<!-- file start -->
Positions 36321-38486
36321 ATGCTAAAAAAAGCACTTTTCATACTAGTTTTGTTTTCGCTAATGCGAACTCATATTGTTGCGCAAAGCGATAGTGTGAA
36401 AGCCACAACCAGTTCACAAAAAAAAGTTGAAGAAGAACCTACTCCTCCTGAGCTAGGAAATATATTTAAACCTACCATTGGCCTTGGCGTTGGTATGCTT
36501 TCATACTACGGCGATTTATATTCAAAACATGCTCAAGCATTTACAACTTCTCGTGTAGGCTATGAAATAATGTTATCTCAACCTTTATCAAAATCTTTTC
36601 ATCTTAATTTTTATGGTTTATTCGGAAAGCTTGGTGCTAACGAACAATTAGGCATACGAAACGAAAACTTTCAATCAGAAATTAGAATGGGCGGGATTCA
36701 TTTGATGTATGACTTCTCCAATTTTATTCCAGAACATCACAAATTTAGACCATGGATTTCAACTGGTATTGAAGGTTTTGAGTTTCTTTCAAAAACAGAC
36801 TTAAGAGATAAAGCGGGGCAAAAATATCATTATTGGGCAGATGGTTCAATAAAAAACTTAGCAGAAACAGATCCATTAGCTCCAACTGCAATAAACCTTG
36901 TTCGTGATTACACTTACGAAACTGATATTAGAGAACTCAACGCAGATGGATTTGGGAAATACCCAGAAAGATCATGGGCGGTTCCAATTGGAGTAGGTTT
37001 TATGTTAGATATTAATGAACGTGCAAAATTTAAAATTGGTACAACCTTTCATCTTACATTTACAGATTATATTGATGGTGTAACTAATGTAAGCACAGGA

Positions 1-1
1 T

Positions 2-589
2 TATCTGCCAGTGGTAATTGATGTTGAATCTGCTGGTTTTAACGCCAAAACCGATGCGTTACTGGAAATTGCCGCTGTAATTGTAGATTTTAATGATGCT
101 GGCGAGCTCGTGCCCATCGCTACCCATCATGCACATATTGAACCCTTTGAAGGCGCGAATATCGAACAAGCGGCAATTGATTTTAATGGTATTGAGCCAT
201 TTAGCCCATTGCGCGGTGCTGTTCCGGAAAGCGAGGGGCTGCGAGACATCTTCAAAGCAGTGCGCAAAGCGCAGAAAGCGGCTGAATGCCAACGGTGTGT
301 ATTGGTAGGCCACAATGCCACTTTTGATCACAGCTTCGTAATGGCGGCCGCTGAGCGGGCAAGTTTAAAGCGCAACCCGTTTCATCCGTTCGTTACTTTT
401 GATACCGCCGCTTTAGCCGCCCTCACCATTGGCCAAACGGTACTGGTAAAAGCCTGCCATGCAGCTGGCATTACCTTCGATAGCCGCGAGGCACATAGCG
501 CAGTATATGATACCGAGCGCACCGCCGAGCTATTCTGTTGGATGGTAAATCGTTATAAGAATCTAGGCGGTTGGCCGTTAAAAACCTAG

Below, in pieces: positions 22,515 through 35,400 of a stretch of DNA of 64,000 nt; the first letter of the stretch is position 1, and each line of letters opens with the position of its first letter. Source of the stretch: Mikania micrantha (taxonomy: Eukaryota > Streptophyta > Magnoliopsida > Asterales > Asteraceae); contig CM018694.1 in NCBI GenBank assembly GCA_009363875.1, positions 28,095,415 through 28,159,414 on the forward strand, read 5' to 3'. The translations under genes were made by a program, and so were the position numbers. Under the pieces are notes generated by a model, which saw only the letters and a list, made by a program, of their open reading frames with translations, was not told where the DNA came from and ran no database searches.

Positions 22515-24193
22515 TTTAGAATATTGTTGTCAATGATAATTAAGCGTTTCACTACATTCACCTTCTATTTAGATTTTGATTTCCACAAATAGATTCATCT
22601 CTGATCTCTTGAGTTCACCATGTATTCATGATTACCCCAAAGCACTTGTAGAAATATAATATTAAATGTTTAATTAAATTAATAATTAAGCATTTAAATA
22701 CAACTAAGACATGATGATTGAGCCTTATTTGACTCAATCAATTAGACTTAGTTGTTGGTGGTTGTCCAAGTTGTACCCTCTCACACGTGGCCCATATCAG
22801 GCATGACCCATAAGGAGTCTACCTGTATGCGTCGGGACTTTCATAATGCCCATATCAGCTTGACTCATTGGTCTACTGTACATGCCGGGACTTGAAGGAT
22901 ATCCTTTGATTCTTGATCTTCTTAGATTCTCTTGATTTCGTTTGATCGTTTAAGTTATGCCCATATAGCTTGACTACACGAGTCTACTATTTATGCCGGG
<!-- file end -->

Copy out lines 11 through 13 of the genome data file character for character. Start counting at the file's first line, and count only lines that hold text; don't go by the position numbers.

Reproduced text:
1 T

Positions 2-589
2 TATCTGCCAGTGGTAATTGATGTTGAATCTGCTGGTTTTAACGCCAAAACCGATGCGTTACTGGAAATTGCCGCTGTAATTGTAGATTTTAATGATGCT